Good stories can even emerge from casual conversation, like the piece Belluz wrote earlier this summer about when to throw away food in your fridge. She hadn’t thought much about the subject before she chatted with a friend who ate some dangerously old leftovers (luckily, with no ill effects) and then spotted a Washington Post story on the vast quantities of food that go to waste because people fear that it has spoiled. She realized that people could use some help understanding when food goes bad, so she compiled a set of guidelines. “I know this sounds so ridiculous,” Belluz says, but sometimes all it takes is “just talking to people.”
Reap the Rewards
In the end, it may be impossible to avoid press releases, especially for research published in major journals or funded by national science organizations. But telling these stories in creative ways can yield great benefits for writers, including the favor of editors hungry for new ideas and the opportunity to delve deeply into interesting subjects.
Even more importantly, broadening science coverage beyond individual studies better reflects the process of science, Aschwanden says. She likens the evolution of scientific knowledge to the slow work of water carving out the Grand Canyon. “It didn’t happen overnight,” she says. “Each one of those papers is like one of those erosion events.” Journalists need to tell the story of the Grand Canyon too—not just the latest flood.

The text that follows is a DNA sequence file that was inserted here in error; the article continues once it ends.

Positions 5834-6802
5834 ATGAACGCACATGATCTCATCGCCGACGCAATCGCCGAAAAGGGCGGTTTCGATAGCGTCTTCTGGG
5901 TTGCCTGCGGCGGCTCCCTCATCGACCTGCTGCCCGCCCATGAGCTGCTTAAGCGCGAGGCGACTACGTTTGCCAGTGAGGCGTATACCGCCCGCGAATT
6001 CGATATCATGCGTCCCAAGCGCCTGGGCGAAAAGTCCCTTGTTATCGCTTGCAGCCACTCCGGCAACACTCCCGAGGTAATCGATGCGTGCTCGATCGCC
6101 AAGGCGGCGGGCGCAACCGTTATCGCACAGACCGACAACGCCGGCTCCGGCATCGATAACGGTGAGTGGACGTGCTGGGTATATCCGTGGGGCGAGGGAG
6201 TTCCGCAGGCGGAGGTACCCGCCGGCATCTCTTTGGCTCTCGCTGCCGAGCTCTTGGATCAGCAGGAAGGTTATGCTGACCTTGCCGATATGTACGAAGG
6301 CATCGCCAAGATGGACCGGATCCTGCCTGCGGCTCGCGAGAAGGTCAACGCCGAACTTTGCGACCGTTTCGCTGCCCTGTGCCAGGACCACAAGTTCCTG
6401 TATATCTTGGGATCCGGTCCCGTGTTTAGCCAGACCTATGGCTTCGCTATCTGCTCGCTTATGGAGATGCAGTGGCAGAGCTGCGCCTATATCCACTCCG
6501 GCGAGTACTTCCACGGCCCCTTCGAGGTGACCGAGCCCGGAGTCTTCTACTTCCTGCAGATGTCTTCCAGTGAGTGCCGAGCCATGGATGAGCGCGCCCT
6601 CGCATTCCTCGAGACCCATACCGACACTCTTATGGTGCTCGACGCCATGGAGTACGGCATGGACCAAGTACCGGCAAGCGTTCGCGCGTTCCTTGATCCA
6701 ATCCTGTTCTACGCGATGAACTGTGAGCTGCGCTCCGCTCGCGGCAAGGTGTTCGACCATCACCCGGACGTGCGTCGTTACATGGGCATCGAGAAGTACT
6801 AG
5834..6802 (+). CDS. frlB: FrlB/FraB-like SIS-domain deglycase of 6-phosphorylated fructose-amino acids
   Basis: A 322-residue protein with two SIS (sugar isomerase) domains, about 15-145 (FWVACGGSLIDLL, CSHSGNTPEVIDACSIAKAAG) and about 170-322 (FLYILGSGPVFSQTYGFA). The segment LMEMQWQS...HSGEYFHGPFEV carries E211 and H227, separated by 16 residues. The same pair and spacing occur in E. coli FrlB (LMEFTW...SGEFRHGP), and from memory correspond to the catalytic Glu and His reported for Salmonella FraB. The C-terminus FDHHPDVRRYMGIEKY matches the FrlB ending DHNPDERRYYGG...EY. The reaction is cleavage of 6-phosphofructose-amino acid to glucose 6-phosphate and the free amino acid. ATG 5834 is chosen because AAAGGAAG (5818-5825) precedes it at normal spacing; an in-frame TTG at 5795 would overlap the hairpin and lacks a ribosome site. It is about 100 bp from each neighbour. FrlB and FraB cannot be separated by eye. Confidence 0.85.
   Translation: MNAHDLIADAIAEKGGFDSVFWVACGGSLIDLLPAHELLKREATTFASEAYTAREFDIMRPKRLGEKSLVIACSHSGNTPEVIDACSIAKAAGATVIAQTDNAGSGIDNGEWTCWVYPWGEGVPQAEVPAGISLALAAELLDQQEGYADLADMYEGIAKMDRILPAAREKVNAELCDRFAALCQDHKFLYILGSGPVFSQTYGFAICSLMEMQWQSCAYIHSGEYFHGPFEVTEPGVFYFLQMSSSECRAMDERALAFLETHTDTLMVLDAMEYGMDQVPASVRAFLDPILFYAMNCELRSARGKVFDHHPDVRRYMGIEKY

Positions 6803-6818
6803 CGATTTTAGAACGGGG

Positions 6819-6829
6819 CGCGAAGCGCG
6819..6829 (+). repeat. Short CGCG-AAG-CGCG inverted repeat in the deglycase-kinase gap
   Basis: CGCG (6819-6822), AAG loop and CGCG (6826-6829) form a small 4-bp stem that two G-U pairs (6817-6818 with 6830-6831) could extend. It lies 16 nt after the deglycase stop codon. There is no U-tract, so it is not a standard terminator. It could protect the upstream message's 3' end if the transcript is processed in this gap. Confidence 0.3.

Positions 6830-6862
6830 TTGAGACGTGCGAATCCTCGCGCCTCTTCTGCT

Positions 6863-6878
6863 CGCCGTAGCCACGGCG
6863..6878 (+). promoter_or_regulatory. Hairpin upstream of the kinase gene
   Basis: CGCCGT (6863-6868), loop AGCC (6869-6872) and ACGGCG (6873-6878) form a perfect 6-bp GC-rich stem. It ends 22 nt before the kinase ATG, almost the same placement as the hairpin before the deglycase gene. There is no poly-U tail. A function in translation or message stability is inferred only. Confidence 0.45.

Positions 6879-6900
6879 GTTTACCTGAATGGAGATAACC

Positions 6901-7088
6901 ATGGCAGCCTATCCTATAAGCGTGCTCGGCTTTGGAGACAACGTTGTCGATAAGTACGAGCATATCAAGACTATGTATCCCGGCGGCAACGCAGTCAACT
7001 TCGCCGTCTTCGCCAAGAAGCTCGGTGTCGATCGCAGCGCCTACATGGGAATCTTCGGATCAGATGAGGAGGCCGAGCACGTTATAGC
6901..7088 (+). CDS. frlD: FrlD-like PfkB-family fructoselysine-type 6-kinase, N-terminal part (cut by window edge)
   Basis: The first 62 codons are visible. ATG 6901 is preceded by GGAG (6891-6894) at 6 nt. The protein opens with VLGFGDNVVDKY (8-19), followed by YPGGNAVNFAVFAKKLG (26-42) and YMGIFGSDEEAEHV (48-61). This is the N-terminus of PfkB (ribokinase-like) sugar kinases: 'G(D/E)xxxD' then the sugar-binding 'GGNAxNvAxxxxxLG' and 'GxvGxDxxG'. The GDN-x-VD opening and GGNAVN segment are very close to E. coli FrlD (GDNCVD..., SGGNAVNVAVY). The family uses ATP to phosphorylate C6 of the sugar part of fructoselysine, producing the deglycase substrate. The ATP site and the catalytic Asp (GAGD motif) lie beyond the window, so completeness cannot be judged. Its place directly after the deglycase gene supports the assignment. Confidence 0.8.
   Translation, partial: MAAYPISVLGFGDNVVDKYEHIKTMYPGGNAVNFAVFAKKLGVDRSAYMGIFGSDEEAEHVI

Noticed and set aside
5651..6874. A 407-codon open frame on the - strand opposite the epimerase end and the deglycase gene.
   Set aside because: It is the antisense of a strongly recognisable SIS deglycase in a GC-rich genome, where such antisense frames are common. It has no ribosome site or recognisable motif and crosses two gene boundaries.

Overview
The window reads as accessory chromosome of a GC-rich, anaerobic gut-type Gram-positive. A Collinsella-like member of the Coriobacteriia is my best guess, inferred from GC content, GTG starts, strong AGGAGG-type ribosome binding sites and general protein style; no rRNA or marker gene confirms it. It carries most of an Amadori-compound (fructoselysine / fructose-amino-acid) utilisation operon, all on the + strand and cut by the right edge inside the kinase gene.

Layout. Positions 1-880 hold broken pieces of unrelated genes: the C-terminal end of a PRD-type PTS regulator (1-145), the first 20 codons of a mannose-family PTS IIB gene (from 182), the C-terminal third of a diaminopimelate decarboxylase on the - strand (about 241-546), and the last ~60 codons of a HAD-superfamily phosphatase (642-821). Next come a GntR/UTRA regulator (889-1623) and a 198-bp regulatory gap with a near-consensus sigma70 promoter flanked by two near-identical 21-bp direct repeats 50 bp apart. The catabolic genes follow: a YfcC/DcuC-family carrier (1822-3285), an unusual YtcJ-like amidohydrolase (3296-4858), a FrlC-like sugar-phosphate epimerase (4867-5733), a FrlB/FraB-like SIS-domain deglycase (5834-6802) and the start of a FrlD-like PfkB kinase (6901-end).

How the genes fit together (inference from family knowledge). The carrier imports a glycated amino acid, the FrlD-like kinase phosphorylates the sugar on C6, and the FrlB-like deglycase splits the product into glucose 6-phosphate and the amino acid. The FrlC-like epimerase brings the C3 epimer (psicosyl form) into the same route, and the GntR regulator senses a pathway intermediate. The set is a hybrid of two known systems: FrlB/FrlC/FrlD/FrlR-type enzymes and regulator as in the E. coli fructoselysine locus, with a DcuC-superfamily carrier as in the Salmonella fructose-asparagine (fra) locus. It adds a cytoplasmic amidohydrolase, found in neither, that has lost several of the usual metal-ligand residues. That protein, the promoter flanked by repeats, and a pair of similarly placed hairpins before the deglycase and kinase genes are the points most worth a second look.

That demands more legwork, but the effort pays off. “There are so many interesting things to be talking about beyond what the latest study says,” Belluz argues. “Our coverage would be so much richer if we stopped doing this insane chase of embargoed journal articles.”
Julia Rosen is a TON fellow sponsored by the Burroughs Wellcome Fund. She is a freelance journalist based in Portland, Oregon, and covers earth science, energy, climate, and food. Her work has appeared in the Los Angeles Times, Science News, Scientific American, Nautilus, and elsewhere. Find more of her work at her website or say hi on Twitter @ScienceJulia.